Jedwabne, or Yedwabne, is situated in the Mazowsze region of Poland, twenty kilometers northeast of the city of Łoṁza. When it received its town charter in 1736, Jedwabne had already been settled for at least three hundred years. Jews had come to Jedwabne from Tykocin and were initially subject to the Tykocin Jewish communal authority. In 1770, when a beautiful wooden synagogue was built in Jedwabne, 387 Jews lived there, out of a total population of 450. In 1913 the synagogue burned down, and in 1916 most of the town was consumed by fire. At the end of World War I, as a result of devastation and the Russian Jewish resettlement policy, the town's population shrank to about 700. The 1931 census figures from Jedwabne (which had a total population of 2,167) do not make it possible to calculate accurately how many Jews lived there on the eve of the Second World War. Low estimates put the number at about 1,000, but according to Jewish sources close to 1,500 Jews resided in Jedwabne at the time. On the eve of World War II, the town's total population reached its all-time peak, approximating 3,000.
Jedwabne Jews made a modest living in the interwar period as craftsmen and merchants and the town was known for its shoemakers. The last rabbi of Jedwabne, Avigdor Bialostocki, was well respected by Jews and non-Jews alike. Even though the Łoṁza area and the local clergy were overwhelmingly sympathetic to the right-wing National Democratic Party and aggressively anti-Semitic, anti-Jewish episodes in Jedwabne were limited to the usual boycotts of Jewish businesses and the spreading of nationalistic propaganda. No pogroms were recorded in the interwar period.
During World War II Jedwabne was initially under Soviet rule and lay a dozen kilometers from the demarcation line separating the Soviet and the German occupation zones. As a result, the town was overrun by German troops immediately after the Nazi attack against the Soviet Union in the summer of 1941.
In June 1941, the first assaults occurred against local communist sympathizers, including Jews. Soon this entire area, known as Podlasie, was engulfed in anti-Jewish violence, in which the local Polish population, alongside German Einsatzgruppen (special detachments), took part. In some two dozen villages and small towns, Poles assaulted and killed scores of their local Jewish neighbors.
The mass murder of the Jedwabne Jews on 10 July 1941, however, stands out for its scope and brutality. The total number of victims is difficult to establish with exactitude. Witnesses and the accused at the trial of twenty-two perpetrators held in Łoṁza in 1949 spoke of 1,500 murdered on that day. An investigation by the Institute of National Memory carried out in Poland in 2000–2002 concluded that "at least 340" people were killed. All sources are in agreement that the entire Jewish population of Jedwabne (with the exception of 100–150 people who managed to escape), together with scores of Jews from surrounding towns who had sought refuge in Jedwabne over the preceding days, were murdered. They were axed, drowned, stoned, knifed, and finally burned to death in a large barn—by their Polish neighbors.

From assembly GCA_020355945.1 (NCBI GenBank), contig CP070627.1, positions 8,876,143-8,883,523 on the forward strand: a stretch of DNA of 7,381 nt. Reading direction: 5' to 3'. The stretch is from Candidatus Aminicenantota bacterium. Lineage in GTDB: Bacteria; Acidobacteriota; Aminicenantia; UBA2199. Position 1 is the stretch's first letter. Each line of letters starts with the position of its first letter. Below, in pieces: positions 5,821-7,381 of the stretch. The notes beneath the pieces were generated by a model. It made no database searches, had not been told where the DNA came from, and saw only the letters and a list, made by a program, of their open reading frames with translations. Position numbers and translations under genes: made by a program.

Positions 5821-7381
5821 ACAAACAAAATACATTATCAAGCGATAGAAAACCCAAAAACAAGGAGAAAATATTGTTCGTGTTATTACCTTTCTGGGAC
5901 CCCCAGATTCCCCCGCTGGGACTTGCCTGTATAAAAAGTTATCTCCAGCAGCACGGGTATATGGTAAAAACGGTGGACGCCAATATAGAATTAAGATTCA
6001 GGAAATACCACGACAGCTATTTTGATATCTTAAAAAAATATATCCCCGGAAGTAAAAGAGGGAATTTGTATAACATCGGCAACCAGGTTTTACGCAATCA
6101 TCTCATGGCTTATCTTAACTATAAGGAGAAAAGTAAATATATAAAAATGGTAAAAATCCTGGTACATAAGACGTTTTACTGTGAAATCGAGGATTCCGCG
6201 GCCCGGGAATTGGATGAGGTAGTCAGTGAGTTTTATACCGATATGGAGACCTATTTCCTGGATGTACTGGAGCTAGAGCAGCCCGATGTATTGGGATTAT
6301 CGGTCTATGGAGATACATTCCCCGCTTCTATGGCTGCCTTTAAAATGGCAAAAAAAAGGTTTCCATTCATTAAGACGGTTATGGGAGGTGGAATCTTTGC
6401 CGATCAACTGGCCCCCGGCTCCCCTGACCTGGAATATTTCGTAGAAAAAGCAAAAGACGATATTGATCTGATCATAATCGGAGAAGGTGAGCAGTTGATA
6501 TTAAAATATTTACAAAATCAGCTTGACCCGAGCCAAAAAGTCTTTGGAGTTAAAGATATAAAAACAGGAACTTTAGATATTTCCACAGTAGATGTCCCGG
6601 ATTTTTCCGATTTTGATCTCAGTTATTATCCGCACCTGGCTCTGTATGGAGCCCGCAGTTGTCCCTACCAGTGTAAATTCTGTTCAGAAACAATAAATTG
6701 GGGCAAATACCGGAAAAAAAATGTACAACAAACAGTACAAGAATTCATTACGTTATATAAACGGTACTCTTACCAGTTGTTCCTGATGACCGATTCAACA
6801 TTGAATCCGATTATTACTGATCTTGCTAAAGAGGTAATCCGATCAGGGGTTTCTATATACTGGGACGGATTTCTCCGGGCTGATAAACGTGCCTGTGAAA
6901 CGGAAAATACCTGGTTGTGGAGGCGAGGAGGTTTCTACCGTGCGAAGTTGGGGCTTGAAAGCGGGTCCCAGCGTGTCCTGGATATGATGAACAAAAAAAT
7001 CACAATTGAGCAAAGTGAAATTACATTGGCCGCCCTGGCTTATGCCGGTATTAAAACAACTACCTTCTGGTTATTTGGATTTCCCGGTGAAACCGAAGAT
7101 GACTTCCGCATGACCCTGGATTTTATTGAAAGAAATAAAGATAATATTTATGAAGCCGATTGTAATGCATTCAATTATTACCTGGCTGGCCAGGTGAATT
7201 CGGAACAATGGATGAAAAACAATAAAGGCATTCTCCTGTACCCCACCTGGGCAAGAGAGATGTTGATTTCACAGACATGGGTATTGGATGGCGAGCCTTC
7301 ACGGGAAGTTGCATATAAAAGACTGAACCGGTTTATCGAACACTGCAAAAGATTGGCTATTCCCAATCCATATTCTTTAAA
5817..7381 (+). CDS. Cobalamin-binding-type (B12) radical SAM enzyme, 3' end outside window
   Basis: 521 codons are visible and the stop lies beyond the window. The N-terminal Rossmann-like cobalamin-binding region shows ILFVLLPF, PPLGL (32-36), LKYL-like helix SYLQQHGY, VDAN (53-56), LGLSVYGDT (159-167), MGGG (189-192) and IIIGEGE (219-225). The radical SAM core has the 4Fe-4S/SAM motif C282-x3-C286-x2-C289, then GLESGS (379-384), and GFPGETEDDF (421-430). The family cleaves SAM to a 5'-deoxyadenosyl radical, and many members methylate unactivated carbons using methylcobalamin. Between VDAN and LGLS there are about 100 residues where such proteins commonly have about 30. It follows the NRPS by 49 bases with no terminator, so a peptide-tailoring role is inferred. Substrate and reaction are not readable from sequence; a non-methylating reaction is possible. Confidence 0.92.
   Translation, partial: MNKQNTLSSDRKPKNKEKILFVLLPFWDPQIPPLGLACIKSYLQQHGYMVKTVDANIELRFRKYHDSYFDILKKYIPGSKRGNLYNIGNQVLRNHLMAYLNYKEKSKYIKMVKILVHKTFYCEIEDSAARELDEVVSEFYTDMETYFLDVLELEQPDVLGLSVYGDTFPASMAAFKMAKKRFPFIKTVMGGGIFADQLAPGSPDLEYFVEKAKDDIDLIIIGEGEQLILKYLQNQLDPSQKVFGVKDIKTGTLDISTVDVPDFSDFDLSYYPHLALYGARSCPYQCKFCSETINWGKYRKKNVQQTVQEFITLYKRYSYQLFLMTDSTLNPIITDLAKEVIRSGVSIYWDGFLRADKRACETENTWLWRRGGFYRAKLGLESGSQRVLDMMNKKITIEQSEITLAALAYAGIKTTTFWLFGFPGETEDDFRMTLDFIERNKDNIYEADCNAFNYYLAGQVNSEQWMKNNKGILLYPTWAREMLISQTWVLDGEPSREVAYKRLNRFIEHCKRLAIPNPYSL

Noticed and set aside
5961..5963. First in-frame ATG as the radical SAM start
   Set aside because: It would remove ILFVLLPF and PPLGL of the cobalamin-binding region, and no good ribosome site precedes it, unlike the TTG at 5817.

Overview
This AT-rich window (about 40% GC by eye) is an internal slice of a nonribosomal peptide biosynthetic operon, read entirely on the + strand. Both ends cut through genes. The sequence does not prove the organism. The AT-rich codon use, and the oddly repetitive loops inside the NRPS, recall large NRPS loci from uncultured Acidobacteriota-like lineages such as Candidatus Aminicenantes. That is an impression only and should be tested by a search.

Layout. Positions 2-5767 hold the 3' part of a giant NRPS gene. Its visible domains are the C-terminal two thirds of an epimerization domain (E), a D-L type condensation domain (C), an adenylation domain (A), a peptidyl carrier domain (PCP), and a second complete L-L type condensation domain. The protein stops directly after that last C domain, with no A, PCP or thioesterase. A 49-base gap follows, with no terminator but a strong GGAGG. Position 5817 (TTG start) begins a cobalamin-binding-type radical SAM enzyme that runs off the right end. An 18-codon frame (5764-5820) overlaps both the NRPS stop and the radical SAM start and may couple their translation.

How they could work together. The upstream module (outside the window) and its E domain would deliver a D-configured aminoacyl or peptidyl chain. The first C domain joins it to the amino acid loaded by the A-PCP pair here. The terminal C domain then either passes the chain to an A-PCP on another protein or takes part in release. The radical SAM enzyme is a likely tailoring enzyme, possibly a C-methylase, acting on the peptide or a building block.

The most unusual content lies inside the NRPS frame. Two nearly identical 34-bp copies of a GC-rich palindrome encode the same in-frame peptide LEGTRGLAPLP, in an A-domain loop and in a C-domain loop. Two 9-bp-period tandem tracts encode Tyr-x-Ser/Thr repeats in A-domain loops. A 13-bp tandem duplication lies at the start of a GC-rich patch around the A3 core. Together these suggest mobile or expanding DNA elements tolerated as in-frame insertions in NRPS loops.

A small detachment of the German gendarmerie that was in town, and a mobile SS or Gestapo unit that may have passed through town earlier in the day, encouraged local Poles to proceed with the killing. But the actual murder was carried out by the inhabitants. The town's Polish self-styled mayor and other municipal authorities coordinated the action.
Even though the local population knew all the details of the mass murder and, as journalists were to find out, spoke about it freely, Polish historiography and a monument put up in the town in the 1980s to commemorate the event attributed the massacre to German occupiers. Only after the Polish publication in May 2000 of the book Neighbors, in which the 10 July 1941 killing in Jedwabne was reconstructed in detail, was the general public in Poland made aware of the truth about the murder. A few months after the publication of Neighbors, an all-encompassing discussion erupted in the Polish mass media. Countless press and magazine articles, as well as radio and television programs, discussed the issue and its implications for Poles' understanding of their collective wartime heritage. Many among the general public, as well as intellectuals, and politicians on the liberal end of the spectrum, recognized that a nonnegligible portion of Polish society (though as a whole severely victimized by the Nazis) was also complicitous in the persecution of Jews during the war. The Institute of National Memory in Warsaw conducted a thorough investigation of the matter and published a fifteen-hundred-page dossier fully documenting the circumstances of the crime.
On the sixtieth anniversary of the murder, on 10 July 2001, a new monument truthfully commemorating the deed was unveiled in Jedwabne. During a solemn nationally televised ceremony, the president of Poland, Aleksander Kwasniewski, offered an apology before the assembled mourners, who included numerous descendants of the Jedwabne Jews invited by the Polish government for the occasion from all over the world.
Baker, Julius L., and Jacob L. Baker, eds. Yedwabne History and Memorial Book. Jerusalem, 1980.
Gross, Jan T. Neighbors: The Destruction of the Jewish Community in Jedwabne, Poland. Princeton, N.J., 2001.
Machcewicz, Pewal, and Krzysztof Persak, eds. Wokól Jedwabnego. 2 vols. Warsaw, 2002.
Polonsky, Antony, and Joanna B. Michlic, eds. The Neighbors Respond: The Controversy over the Jedwabne Massacre in Poland. Princeton, N.J., 2004.
Jan T. Gross